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Life & Art

Learning to Drink from An Empty Cup

Today marks one month without alcohol. I have been going through a cycle over the last few years where I give up alcohol for varying periods of time, only to begin again. I didn't drink through nearly all of the COVID closures. At the time I remember thinking, "I couldn't have gotten through this if I had been drinking." But then sometime in late 2021 I began again, slowly at first, but a few drinks crept into more until I would notice I was really feeling weighed down by the habit of it. The after-effects would get progressively worse and more pronounced (headache, laziness, recovery days) until finally I would say "time for a break," only to repeat the cycle.

As a friend described it, that first moment of weightlessness as the feel of a drink sets in can be both thrilling and a comfort, and makes the habit of seeking out a drink — particularly after long, hard days — easy to form. Yet every time I would take a break, I would remark on the near immediate benefits: better sleep, higher productivity, clearer thinking, easier to engage with my family. I could see myself cycling between these states, yet getting out of the loop has felt difficult. I like the idea of enjoying a drink here and there; the reality is that it always turns into more.

As I wrestled with what to do about the cycle I kept finding myself repeating, I kept coming back to a passage from the book Shogun by James Clavell about the Zen practice of learning to drink tea (cha) from an empty cup. The scene takes place between the central protagonist, Anjin, who navigated his way to Japan in the early 1600s from England, and a noble woman, Mariko, who is trying to teach him the local culture:

"Don't think about that home, Anjin-san," Mariko had once said when the dark mists were on him. "Real home is here—the other's ten million times ten million sticks away. Here is reality. You'll send yourself mad if you try to get wa[1] out of such impossibilities. Listen, if you want peace you must learn to drink cha from an empty cup."

She had shown him how. "You think reality into the cup, you think the cha there—the warm, pale-green drink of the gods. If you concentrate hard.... Oh, a Zen teacher could show you, Anjin-san. It is most difficult but so easy. How I wish I was clever enough to show it to you, for then all things in the world can be yours for the asking ... even the most unobtainable gift—perfect tranquility."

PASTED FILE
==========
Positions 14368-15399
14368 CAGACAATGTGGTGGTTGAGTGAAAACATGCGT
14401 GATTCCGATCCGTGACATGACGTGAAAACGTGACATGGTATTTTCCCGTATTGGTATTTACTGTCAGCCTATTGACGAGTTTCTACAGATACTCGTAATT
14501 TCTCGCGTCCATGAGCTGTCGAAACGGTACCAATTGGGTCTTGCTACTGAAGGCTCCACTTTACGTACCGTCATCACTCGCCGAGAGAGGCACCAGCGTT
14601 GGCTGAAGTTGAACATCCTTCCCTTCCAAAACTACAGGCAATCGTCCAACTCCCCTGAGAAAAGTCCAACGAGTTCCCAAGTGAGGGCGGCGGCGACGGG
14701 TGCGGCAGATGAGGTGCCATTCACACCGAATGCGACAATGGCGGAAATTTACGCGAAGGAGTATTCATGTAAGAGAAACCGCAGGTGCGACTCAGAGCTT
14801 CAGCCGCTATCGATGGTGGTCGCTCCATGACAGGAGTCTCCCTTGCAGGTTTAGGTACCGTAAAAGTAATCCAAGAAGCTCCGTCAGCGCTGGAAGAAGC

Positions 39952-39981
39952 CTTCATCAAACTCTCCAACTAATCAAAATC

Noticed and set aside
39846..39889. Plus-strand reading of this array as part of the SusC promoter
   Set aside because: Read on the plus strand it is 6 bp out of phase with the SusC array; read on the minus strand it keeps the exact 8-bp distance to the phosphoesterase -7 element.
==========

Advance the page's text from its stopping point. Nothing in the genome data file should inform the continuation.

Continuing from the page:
He had tried many times, but he could never sip the drink when it was there. "Never mind, Anjin-san. It takes such a long time to learn but you will, sometime."

"Can you?"

"Rarely. Only in moments of great sadness or loneliness. But the taste of the unreal cha seems to give a meaning to life. It is hard to explain. I've done it once or twice. Sometimes you gain wa just by trying."

This phrase — learning to drink from an empty cup — has become a rather profound metaphor for me as I've gotten older and the tension between my time, interests, and capacity to pursue them has come to a head. But specific to today, it has taken on a more literal meaning. How can I find the joy, the initial weightlessness, that comes from alcohol, without actually having it?

The farther away I move from having a drink here or there, the more I can experience that feeling of weightlessness in a variety of other areas of my life. It exists in the flow state of focus as I work on writing. It exists in those moments where I recognize how much more energy I have throughout the day. It exists in a playfulness with my wife that rekindles the warmth of our marriage. It exists in the longer conversations I'm able to have and focus on with my children. It even exists, quite literally, in the empty hand in the evening that would hold the glass or bottle.

There is a part of me that wishes I could be the type of person that does not seem to get on a slide with that first drink, which always seems to lead to more—either in the evening itself, or in the ones that follow. I wish it could just be a here and there thing, as it seems to be for some people. But as I have now seen this cycle play out in myself many times, I have to recognize that it just cannot be that for me. And that is okay.

So, today, I celebrate learning to drink from an empty cup.


[1] Wa as used here means harmony or balance, both internally but also in one's interactions with the world.

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